The latest release of the Nextcloud cloud server has been unleashed and it offers quite a lot in the way of improvements and new features (including some major improvements to the user interface). Some of the updates include:
- Easier sharing of the current folder
- Ability to move files through the menu rather than drag and drop
- Secure Drop: Unique public link shares to multiple users (each with their own settings, such as permissions, password protection, and expiration date
- Real time communication and collaboration
- Global Shares for users
- Guest app (a perfect way to give a temporary and restricted access to a customer or a partner to shared data)
- Excludedirs app (enables a specific folder pattern to be excluded from being indexed)
- Quota Warning app
- Impersonate app (allows administrators to impersonate another user)
I want to walk you through the process of installing Nextcloud 12 on the Ubuntu Server 16.04 platform. I'll assume this is a fresh install of both the operating system and the cloud server. With that said, let's begin.
Installing the dependencies
Before we get to the process of installing Nextcloud we must install all of the necessary dependencies. To do this, open up a terminal window, and issue the following commands:
sudo apt-get install apache2 mariadb-server libapache2-mod-php7.0 sudo apt-get install php7.0-gd php7.0-json php7.0-mysql php7.0-curl php7.0-mbstring sudo apt-get install php7.0-intl php7.0-mcrypt php-imagick php7.0-xml php7.0-zip sudo apt-get install unzip
If you didn't already have MySQL (or MariaDB) installed on the server, you will be prompted to add a root user password for the database server.
Create the database
Next we're going to create the necessary database to create the database (and give it the correct permissions), do the following:
- Open up a terminal window
- Connect to the database with the command mysql -u -root -p
- When prompted, enter the MySQL root user password
- Create the database with the command CREATE DATABASE nextcloud;
- Give the root user permissions with the command GRANT ALL ON nextcloud.* to 'root'@'localhost' IDENTIFIED BY 'PASSWORD'; Where PASSWORD is the MySQL root user password
- Flush the database privileges with the command FLUSH PRIVILEGES;
- Exit the database with the command exit;
Now we must configure the Apache server. This is actually quite simple. Create the file /etc/apache2/sites-available/nextcloud.conf with the following contents:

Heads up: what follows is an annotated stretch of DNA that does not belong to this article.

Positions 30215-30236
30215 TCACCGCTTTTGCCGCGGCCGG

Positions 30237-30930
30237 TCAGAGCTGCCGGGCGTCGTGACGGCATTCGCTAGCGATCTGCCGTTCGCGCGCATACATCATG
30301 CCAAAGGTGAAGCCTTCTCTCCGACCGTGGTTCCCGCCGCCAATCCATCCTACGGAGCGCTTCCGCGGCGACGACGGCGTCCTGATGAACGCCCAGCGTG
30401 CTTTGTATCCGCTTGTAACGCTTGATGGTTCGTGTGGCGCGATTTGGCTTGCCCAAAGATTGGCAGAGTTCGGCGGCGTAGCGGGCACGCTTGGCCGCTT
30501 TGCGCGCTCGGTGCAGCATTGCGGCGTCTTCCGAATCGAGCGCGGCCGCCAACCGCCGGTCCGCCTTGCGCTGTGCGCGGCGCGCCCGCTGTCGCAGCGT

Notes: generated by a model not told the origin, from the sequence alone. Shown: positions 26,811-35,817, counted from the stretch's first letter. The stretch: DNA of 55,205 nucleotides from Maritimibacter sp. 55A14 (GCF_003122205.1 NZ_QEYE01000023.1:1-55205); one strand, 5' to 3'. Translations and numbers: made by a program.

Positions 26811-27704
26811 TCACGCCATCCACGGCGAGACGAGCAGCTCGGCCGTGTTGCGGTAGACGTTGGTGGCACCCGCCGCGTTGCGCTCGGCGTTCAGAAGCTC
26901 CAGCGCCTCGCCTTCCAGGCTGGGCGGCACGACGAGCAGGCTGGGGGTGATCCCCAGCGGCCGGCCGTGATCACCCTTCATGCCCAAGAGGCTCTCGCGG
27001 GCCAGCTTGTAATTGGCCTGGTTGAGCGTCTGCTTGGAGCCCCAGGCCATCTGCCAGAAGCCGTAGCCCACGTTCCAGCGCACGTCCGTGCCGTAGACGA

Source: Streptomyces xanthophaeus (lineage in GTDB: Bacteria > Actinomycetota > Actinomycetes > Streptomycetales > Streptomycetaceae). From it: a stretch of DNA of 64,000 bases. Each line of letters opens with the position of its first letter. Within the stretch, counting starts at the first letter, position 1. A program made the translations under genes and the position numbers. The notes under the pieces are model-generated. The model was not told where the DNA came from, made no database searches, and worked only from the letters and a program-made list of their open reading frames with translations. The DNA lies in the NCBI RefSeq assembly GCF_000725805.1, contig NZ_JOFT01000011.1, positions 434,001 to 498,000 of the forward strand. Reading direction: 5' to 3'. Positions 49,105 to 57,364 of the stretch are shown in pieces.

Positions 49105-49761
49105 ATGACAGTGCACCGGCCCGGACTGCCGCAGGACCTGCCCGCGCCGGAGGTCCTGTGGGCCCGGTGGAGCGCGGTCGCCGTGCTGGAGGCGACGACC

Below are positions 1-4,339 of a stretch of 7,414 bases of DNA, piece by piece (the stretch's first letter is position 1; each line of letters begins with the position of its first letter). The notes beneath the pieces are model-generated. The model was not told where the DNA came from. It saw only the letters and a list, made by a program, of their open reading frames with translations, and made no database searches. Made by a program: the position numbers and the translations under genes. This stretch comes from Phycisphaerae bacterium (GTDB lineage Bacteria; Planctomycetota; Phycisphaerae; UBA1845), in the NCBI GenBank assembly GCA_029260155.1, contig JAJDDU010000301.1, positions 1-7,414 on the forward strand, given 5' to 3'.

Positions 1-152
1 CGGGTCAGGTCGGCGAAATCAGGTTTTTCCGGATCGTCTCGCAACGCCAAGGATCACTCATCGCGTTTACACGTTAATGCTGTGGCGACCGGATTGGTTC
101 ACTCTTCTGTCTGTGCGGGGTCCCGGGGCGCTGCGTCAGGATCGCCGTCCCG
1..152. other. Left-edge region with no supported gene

Alias /nextcloud "/var/www/nextcloud/" <Directory /var/www/nextcloud/> Options +FollowSymlinks AllowOverride All <IfModule mod_dav.c> Dav off </IfModule> SetEnv HOME /var/www/nextcloud SetEnv HTTP_HOME /var/www/nextcloud </Directory>
Save and close that file. Now we need to link the /etc/apache2/sites-available/nextcloud.conf to /etc/apache2/sites-enabled/nextcloud.conf with the command:
sudo ln -s /etc/apache2/sites-available/nextcloud.conf /etc/apache2/sites-enabled/nextcloud.conf
The next stage of the Apache configuration is to enable a few modules. To do this, go back to your terminal window and issue the following commands:
a2enmod rewrite a2enmod headers 2enmod env a2enmod dir a2enmod mime
NOTE: Depending upon your setup, some of the above modules will already be loaded.
Finally, let's enable SSL with the commands:
a2enmod ssl a2ensite default-ssl
Reload Apache with the command:
service apache2 reload
Download and extract the Nextcloud file
Now it's time to download the Nextcloud file and extract it into the proper directory. Download the Nextcloud 12.0.0 file and save it in the /var/www directory. Extract the file with the command sudo unzip nextcloud-12.0.0.zip.
The last step here is to give the newly-created directory the proper permissions. To do this, issue the following command:
sudo chown -R www-data:www-data /var/www/nextcloud/
Fire up the installer
Now it's time to point your browser to http://SERVER_IP/nextcloud (Where SERVER_IP is the actual IP address of your Nextcloud server). You will be greeted by a window where you create an admin account and enter the necessary details for the database (Figure A).
- The database information was created earlier
- The user will be root
- The database name will be nextcloud
- The password was chosen during the installation of the MySQL (or MariaDB) database
Other than that, leave the information as is. Click Install and the process will complete, landing you on your new Nextcloud instance.
Get to know the new Nextcloud
If you've used Nextcloud in the past, you'll want to take the time to familiarize yourself with the new interface (there have been a number of changes). Other than gaining a modicum of familiarity, your Nextcloud cloud server is ready to go.
- Nextcloud ramps up to a global scalable solution (TechRepublic)
- Nextcloud 12: A look at new features (TechRepublic)
- How to add RainLoop Webmail to a Nextcloud server (TechRepublic)
- How to connect your Nextcloud server to a federation (TechRepublic)
- Nextcloud 12: The bigger, better, in-house small business cloud (ZDNet)
Jack Wallen is an award-winning writer for TechRepublic and Linux.com. He’s an avid promoter of open source and the voice of The Android Expert. For more news about Jack Wallen, visit his website jackwallen.com.